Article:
Q: Which skills that you learned from the NYU Music Technology program did you apply to and use during this event?
E: One essential use was of the Arduino, which I have Digital Electronics to thank for. I also used my music theory knowledge and performative training. Although we did not use Max, my experience in it helped me conceptualize programming and building in other softwares. Soldering was also an essential skill.
C: I was very thankful for both the Digital and Analog Electronics classes at NYU, as the background in circuitry and microcontrollers proved to be incredibly helpful. In general, being comfortable around the intersection of hardware and software was at the crux of the competition.
J: Huge shout out to Steven Litt, the analog and digital electronics professor within Music Tech, for helping me be comfortable with coding within Arduino and Processing! Having a coding background through computer science has been extremely helpful, but intersecting both code and music onto one platform has definitely been a valuable skill that I have taken away from this program. Also, studying Max MSP in Paris was very helpful when creating visuals and working with signal flow and audio processing.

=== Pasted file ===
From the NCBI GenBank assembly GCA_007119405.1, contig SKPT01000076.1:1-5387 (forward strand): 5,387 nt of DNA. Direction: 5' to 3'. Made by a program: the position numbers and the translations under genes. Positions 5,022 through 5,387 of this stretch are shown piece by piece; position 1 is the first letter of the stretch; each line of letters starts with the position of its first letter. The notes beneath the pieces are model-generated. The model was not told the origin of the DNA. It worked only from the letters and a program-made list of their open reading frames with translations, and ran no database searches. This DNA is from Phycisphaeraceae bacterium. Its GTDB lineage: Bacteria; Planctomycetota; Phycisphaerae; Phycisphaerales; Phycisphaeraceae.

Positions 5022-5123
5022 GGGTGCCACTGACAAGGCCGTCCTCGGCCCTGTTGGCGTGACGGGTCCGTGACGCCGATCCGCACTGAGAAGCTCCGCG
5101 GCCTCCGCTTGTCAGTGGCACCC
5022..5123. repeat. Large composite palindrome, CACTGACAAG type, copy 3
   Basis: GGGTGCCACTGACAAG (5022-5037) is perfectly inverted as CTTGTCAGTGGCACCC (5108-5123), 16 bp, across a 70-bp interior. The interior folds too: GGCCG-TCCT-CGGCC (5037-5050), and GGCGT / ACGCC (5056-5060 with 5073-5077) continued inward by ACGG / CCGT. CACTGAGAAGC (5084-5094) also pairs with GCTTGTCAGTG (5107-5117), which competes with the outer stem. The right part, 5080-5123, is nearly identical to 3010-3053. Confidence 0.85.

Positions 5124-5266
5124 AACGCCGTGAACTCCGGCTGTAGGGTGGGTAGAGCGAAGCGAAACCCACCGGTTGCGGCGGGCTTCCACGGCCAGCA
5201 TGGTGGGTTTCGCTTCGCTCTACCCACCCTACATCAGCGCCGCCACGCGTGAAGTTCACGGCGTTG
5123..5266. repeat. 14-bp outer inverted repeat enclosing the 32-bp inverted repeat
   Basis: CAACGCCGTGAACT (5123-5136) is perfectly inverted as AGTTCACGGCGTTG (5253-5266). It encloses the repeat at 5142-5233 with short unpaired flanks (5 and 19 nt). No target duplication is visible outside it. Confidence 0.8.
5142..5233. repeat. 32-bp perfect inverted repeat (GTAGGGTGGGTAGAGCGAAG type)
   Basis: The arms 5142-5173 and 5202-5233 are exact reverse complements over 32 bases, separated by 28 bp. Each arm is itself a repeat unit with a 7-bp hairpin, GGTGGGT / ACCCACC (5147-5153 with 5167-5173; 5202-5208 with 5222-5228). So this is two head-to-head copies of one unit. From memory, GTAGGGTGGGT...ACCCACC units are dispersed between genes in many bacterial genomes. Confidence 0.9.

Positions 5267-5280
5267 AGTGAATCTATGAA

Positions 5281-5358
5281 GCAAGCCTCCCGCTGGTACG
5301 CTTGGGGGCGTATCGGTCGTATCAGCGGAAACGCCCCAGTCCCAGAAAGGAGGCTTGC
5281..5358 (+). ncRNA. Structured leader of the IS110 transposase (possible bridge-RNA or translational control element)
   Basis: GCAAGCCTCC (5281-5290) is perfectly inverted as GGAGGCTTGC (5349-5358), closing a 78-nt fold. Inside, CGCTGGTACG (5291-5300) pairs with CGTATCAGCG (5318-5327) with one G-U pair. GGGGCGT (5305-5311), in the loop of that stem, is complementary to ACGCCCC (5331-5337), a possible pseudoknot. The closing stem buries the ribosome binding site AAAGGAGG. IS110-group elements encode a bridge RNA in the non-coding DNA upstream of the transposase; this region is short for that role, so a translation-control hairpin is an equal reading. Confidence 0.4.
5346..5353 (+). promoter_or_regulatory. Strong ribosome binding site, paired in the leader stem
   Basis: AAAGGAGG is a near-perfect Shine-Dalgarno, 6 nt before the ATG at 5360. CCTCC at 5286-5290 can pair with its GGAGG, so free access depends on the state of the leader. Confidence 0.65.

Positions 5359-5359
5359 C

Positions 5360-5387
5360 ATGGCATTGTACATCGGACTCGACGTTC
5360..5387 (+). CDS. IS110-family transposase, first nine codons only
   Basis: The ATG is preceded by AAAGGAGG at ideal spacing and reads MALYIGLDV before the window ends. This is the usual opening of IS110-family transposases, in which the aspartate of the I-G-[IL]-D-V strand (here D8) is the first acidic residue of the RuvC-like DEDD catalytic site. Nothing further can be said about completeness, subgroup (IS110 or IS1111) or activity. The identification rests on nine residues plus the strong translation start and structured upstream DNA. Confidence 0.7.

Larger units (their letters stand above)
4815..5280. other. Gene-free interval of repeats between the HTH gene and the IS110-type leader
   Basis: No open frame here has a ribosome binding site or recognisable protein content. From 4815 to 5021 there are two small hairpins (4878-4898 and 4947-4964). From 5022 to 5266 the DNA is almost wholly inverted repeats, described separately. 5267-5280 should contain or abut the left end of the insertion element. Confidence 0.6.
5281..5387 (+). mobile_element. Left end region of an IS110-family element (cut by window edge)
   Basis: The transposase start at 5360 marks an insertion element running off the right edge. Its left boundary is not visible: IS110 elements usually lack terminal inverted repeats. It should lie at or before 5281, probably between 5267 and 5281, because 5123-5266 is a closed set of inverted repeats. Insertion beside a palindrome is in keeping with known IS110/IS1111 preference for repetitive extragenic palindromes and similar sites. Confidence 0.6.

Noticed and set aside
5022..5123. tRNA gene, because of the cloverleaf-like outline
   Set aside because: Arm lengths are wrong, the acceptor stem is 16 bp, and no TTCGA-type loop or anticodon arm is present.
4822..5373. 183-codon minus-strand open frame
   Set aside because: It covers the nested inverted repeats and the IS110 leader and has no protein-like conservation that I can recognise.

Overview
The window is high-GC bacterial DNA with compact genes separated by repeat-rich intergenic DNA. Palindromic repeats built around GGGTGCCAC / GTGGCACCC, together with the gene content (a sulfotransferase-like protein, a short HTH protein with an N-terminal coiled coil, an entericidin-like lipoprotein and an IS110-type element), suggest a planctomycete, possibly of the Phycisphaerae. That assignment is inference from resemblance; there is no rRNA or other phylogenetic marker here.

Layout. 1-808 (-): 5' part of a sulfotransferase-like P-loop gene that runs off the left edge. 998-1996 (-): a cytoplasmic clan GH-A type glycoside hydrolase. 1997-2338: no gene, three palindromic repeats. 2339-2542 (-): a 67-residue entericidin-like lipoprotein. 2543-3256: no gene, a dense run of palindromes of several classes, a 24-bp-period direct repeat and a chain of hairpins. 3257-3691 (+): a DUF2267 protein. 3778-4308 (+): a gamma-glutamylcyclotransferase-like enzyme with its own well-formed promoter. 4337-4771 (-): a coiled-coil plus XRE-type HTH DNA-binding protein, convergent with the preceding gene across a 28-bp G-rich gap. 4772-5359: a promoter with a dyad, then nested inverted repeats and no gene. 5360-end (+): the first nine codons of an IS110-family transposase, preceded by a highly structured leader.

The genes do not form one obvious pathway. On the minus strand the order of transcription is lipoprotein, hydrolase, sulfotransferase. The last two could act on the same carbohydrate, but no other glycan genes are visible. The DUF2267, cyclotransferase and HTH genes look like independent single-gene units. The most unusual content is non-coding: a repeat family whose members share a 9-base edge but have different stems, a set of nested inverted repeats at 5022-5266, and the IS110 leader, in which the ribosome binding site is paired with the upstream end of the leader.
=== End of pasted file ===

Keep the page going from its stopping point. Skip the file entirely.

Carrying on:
Q: What was your favorite “Hack The Hits” memory?
E: My favorite part was finding out Christy and Jaye were also coming! But besides that, my favorite part was after we took our initial classes at Techshop. Everyone had chosen between mig welding, metal, laser-cutting, and wood. As I was finishing up my second try at laser-cutting, I found many of the other participants had come up to see what we were doing, after finishing their own classes. These people I had just met really cared about what I was making and wanted me to succeed! That really set the tone for an incredibly supportive and fun weekend on all sides.
C: I have to say finding myself alongside my teammates welding steel at 4am felt pretty unreal. I felt so lucky to have access to such a well-equipped makerspace and incredible mentors to help me learn a ton of new skills that I might otherwise have never had the opportunity to try. In general just the camaraderie between teams and teammates created such a crazy fun environment that working through the night past the sunrise was enjoyable to say the least.
J: Staying up atrociously late troubleshooting with my teammate the first day and getting back to the hotel at 6 a.m and getting to watch my first (and probably last) San Francisco sunrise. I was delusional to say the least from sleep deprivation, but I felt that moment so viscerally and made me feel so incredibly proud of the work that all of us were doing and putting into the event. Also finding a few weeks ago that I was going to be traveling to San Francisco with 2 of my fellow NYU lady MTech’ers!
All photographs courtesy of @MichaelUrakami.